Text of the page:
"Literally" is not a plain emphatic adverb!

Why the hell has it become common for people to use “literally” just to be emphatic about something, rather than actually meaning something literally?

Last example I came across, someone was describing the Germans conquering France in 1940, and after describing the operational movements of the German army, they said “The Germans literally pulled the carpet from under their feet.”

Wow. That must’ve been a really fucking huge carpet, that the whole fucking French army was standing on it. And it would’ve taken quite a bit of fucking horsepower to move that thing. Bravo to the Germans.

In that context, “to pull the carpet out from under someone’s feet” is a figure of speech. One might even say that it was used figuratively. As in, the opposite of literally.

That was just a random example, I’m coming across this all the time, people using “literally” to emphasize something. I’m going to - quite literally - start yelling at people.

Yeah, that’s a major pet peeve of mine, too. But then, I can be kind of anal sometimes. :wink:

Well, this thread literally blew me away.

To think that SenorBeef literally has a beef with this usage is just…just…too literal.

Ok. I’ll shut up now.

I know you guys hate this, but…


Wait, wait, so that’s pretty much using the word literally in a figurative sense? Oooh, the irony.

Bah. Just because it’s gained acceptance through frequent MISuse doesn’t mean it’s any less stupid. Same goes for “irregardless”.

I used to know a gal who used the word “virtually” thinking it was an all-purpose emphasis device. She’d roll her eyes at people and tell them to “virtually go away!” (This, mind you, was pre-widespread-internet.)

She never quite understood why many of us would snicker about it.

Huh. Well it’s still going to be a pet peeve of mine. That’s a case of something being so commonly wrong than it’s accepted into the dictionary… doesn’t really change it from being wrong, at least in my mind.

Hmmmmm…Prof. Paul Brians of Washington State agrees with the OP:

For myself, I think I’ll go have some virtual dinner.

So I guess we still haven’t resolved the conflict between those who feel the way this poster does, and those who feel that English is a living language, whose words and norms are defined by popular usage, huh?

You mean the conflict between those who are wrong and those who are right? Nope, it’s an eternal struggle. :stuck_out_tongue:

“They say ‘irregardless’ is a word, and we fall back. They end sentences with prepositions, and we fall back. Not again. The line must be drawn here!” - Captain Jean-Luc Pedant

Well, at the very core, this whole trend started by a few people using this word incorrectly. Eventually, it rubbed off on others, and everyone started using the wrong term.

Of course, we all understand what they mean (usually), but it doesn’t change the fact that it all stems from some people being wrong.

Besides, it’s really a pain in the ass when a perfectly good word loses it’s actual meaning because people can’t be bothered to think about what they’re saying.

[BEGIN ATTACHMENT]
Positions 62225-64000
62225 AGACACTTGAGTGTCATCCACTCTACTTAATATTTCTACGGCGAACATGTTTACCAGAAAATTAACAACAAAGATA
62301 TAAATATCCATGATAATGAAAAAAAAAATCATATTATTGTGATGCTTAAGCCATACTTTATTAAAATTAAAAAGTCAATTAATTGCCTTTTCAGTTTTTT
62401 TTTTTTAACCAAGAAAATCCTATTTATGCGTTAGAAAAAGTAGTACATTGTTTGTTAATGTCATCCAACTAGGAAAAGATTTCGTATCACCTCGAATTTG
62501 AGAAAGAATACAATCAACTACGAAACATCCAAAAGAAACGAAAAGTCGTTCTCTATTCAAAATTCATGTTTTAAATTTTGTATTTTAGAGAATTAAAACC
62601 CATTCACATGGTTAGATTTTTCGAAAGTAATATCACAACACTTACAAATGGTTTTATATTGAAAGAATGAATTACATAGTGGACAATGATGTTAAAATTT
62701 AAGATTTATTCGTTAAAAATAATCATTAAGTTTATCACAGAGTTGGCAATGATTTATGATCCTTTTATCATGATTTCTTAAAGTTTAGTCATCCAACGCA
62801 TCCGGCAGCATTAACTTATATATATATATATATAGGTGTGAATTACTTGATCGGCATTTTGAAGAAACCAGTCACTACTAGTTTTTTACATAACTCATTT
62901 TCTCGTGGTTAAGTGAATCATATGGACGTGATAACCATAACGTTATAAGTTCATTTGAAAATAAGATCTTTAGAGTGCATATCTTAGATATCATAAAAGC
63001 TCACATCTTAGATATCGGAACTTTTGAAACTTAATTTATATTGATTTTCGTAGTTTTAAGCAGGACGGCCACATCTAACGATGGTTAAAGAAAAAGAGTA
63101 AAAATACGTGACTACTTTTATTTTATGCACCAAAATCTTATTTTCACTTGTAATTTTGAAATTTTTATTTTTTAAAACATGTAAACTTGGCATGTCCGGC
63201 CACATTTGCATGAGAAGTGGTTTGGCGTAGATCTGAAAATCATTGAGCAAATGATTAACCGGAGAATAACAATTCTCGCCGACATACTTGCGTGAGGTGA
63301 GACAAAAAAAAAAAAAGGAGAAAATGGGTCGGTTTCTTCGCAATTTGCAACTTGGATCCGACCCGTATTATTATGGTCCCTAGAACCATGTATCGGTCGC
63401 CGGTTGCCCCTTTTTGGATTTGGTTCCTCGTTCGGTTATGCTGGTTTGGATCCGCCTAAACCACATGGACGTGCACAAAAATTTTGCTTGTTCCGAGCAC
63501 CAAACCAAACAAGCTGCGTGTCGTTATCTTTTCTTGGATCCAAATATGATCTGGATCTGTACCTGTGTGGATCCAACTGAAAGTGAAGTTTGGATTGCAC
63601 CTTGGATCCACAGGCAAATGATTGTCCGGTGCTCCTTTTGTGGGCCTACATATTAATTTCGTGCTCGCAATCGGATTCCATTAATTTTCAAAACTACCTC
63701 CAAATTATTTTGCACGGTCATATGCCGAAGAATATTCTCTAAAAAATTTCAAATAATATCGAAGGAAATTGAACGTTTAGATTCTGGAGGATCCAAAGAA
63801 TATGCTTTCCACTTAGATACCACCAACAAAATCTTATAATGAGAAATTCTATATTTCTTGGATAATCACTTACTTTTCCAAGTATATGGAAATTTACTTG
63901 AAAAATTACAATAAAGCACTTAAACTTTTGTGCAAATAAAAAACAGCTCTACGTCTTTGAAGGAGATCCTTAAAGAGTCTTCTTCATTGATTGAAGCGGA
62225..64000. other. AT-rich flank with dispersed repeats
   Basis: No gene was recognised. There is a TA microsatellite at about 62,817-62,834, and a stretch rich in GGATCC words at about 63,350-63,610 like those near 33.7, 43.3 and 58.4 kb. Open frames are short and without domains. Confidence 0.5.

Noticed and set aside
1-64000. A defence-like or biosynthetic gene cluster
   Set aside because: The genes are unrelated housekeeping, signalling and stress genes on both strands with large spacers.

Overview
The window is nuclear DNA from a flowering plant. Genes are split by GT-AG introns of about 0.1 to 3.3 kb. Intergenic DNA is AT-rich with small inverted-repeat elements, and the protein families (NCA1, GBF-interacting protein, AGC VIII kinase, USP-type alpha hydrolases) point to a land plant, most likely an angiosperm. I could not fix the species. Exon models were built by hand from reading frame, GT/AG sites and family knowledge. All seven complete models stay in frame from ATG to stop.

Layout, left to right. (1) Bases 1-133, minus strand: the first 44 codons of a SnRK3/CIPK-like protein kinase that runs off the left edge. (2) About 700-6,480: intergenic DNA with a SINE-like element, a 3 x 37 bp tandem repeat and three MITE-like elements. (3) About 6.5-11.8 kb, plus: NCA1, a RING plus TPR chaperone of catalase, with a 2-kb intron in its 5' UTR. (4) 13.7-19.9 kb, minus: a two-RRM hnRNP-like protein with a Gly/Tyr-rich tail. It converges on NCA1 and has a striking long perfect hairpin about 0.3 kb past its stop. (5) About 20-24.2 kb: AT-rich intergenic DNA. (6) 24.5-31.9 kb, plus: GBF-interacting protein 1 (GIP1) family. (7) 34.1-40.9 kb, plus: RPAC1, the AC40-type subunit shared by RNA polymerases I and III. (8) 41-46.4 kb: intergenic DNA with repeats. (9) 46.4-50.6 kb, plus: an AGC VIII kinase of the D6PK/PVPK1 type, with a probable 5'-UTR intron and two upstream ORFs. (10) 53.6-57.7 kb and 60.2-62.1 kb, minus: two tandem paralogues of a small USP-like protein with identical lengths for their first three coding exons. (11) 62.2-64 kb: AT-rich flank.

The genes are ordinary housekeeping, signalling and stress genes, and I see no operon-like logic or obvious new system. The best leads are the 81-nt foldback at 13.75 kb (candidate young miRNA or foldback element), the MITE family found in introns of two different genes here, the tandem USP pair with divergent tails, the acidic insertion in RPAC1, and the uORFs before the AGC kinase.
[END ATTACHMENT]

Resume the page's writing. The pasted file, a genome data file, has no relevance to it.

Yeah! I’m still ticked off that nobody ever uses the word ‘nice’ to mean ‘precise’ any more. Philistines have killed the language! Now it just means ‘polite’ or ‘pleasing’. They’ve robbed us of a great word, I tell you.

There’s a even worse travesty than that, though. Some words aren’t used at all any more! Personally, I’ve had it with this. I’m starting the Bring Back Thee, Thou, & Thy Society. Ever since they went out of use, English has been no better than dogs barking.

Damn right!

Well, BayleDomonthere is The Nice and Accurate Prophecies of Agnes Nutter, Witch, though I probably wouldn’t call Ms. Nutter a savior of the English Language.

Well, heck, how do you think I even knew nice used to mean precise? :smiley:

And yet, somehow, we still get by with the degenerate English language without that obscure meaning.

Well, my point was - we have a nice word, literally, to mean exactly what it means, in that context. Now that it’s been perverted, we don’t.

Now we have to describe what we mean in sentences rather than use the accurate, concise word because it’s been corrupted by improper usage.

I should probably slow down on the posts, but I have a nasty habit of thinking of what I want to say after I hit Submit.

I really don’t think there’s much chance that we’ll lose the original meaning of the word ‘literal’, at any rate. The words literature, literary, etc. are all still in (fairly) common use, and most people are aware of all of literal’s current meanings. It’s fairly easy to tell when someone’s using literal as emphasis or not.

I will admit there’s times when slang bugs the hell out of me. When we were asked to describe different meanings of ambiguous sentences in a Linguistics course, someone thought that the word ‘hairy’ in “That sheepdog is too hairy to eat” meant…dangerous. Unstable. Or whatever the slang meaning of ‘hairy’ is. The professor didn’t even know it was slang until we told him. Now that was literally too silly for words.

Yup, major pet peeve of mine, as well. In fact, the very first thread I started on the SDMB, lo those many years ago, was about this very thing.